One Indian Girl

Let me just begin by saying that this is not one of those long monologues, imbued with self-flagellating philosophy, grindingly difficult to read in a continuous flow, that I usually put myself through. This is the first time my thoughts are flowing as freely as my words.

A part of me always identified with Chetan Bhagat. There is this guy, an engineer turned manager turned banker, who tip-toed around his hobby, vacillating back and forth, and finally gave in to it. I don’t blame him. He deserved it. Being an Indian Man takes its toll; crossing every hurdle instated by the society, passing every test, burdened under the invisible weight of rituals and tradition.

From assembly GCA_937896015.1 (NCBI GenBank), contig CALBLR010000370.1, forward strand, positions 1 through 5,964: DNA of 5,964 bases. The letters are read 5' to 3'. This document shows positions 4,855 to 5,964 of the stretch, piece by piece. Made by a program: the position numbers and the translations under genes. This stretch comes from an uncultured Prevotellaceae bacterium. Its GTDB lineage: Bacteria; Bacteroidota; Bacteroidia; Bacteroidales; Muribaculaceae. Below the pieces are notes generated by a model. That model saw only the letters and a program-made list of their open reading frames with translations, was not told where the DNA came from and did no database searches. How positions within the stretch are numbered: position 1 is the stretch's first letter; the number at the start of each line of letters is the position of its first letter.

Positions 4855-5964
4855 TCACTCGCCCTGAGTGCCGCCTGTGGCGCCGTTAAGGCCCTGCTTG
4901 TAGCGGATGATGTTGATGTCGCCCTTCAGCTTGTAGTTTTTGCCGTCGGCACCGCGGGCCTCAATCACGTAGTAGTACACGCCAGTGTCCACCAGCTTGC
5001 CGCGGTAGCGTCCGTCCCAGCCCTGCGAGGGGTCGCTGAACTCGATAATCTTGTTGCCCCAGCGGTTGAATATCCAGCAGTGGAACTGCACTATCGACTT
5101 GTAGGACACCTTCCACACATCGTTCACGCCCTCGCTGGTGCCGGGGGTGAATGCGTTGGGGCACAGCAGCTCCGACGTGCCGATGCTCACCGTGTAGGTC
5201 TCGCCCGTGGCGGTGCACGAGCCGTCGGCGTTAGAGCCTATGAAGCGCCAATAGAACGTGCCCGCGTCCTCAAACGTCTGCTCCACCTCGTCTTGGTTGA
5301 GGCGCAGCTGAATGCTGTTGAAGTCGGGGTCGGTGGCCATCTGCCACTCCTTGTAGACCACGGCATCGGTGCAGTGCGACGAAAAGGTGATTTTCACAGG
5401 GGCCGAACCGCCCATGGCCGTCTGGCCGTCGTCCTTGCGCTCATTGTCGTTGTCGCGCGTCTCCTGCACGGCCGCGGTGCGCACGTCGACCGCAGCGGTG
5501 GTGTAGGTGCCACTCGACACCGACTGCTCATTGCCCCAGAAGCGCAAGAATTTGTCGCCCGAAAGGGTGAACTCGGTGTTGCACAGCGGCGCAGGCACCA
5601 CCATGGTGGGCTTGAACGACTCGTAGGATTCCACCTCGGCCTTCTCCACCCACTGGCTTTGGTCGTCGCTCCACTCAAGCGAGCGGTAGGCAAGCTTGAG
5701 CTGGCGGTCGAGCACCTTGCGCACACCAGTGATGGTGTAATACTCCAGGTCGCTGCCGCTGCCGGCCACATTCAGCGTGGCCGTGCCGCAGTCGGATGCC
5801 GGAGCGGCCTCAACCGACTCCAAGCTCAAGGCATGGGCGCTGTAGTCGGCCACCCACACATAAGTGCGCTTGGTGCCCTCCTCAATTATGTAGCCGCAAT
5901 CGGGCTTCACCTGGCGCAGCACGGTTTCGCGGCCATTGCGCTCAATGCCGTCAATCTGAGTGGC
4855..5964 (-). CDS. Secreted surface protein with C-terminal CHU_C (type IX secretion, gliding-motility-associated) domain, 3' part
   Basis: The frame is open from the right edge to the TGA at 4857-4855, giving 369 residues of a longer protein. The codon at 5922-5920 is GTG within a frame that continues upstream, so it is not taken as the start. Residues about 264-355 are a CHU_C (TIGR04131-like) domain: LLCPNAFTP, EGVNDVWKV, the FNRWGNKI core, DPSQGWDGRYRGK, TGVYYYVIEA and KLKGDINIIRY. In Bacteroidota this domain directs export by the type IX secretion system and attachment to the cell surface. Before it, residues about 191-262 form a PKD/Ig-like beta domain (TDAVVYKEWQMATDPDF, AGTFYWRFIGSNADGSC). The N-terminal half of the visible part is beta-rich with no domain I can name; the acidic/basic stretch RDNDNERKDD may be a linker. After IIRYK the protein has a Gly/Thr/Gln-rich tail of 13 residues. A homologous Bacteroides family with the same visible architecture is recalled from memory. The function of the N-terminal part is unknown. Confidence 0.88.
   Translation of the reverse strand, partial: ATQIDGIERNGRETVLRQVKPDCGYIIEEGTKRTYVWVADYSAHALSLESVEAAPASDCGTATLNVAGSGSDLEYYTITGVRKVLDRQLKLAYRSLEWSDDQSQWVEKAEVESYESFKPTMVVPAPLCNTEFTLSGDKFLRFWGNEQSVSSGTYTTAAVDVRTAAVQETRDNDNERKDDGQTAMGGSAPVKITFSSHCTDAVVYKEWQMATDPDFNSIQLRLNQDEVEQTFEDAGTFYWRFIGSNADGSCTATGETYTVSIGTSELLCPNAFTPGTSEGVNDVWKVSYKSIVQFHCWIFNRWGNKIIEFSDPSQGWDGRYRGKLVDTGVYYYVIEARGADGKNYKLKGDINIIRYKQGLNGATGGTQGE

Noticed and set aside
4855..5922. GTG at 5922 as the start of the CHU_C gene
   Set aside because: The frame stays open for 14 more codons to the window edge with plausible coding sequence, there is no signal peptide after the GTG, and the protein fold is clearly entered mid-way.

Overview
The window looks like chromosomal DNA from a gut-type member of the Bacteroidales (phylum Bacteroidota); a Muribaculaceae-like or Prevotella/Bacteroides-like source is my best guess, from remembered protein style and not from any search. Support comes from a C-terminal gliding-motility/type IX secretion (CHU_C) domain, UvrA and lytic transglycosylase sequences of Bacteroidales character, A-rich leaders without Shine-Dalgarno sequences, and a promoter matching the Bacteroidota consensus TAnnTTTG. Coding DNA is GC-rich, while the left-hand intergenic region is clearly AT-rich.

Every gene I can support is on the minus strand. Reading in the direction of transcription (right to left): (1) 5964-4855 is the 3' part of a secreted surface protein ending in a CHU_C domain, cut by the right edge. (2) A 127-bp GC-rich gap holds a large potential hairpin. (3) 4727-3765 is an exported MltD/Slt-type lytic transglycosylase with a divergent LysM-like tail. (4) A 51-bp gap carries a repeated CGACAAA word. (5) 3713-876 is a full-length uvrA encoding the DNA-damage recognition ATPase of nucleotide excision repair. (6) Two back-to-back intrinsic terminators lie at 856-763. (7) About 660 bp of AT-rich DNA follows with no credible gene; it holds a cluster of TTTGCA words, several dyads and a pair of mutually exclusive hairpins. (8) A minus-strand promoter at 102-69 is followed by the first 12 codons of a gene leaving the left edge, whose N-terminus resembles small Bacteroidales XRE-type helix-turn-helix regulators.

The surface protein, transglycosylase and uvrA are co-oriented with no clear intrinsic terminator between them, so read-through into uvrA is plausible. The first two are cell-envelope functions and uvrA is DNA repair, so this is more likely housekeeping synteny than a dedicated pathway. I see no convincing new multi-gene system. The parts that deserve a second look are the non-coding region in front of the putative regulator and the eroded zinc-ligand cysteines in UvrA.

Catering to an audience which craved some form of inked justice to the struggles they faced every day,

His first step was personal. Engineering touched millions of lives and he did justice to Five Point Someone, (Education – check)

Second step – One Night @ The Call Centre tried bringing sense to a person’s life in a call centre, (Job – Check)

Third Step – The 3 Mistakes of My Life narrated a story of three friends who wanted to start a business together but get caught in racial tension, (Business – Check)

Forth step – 2 States wriggled deep-rooted Indian marriage nerves out of their veiny comfort zones for an hour, maybe two, and then they retreated back, relaxed. (Religion & Marriage – Check)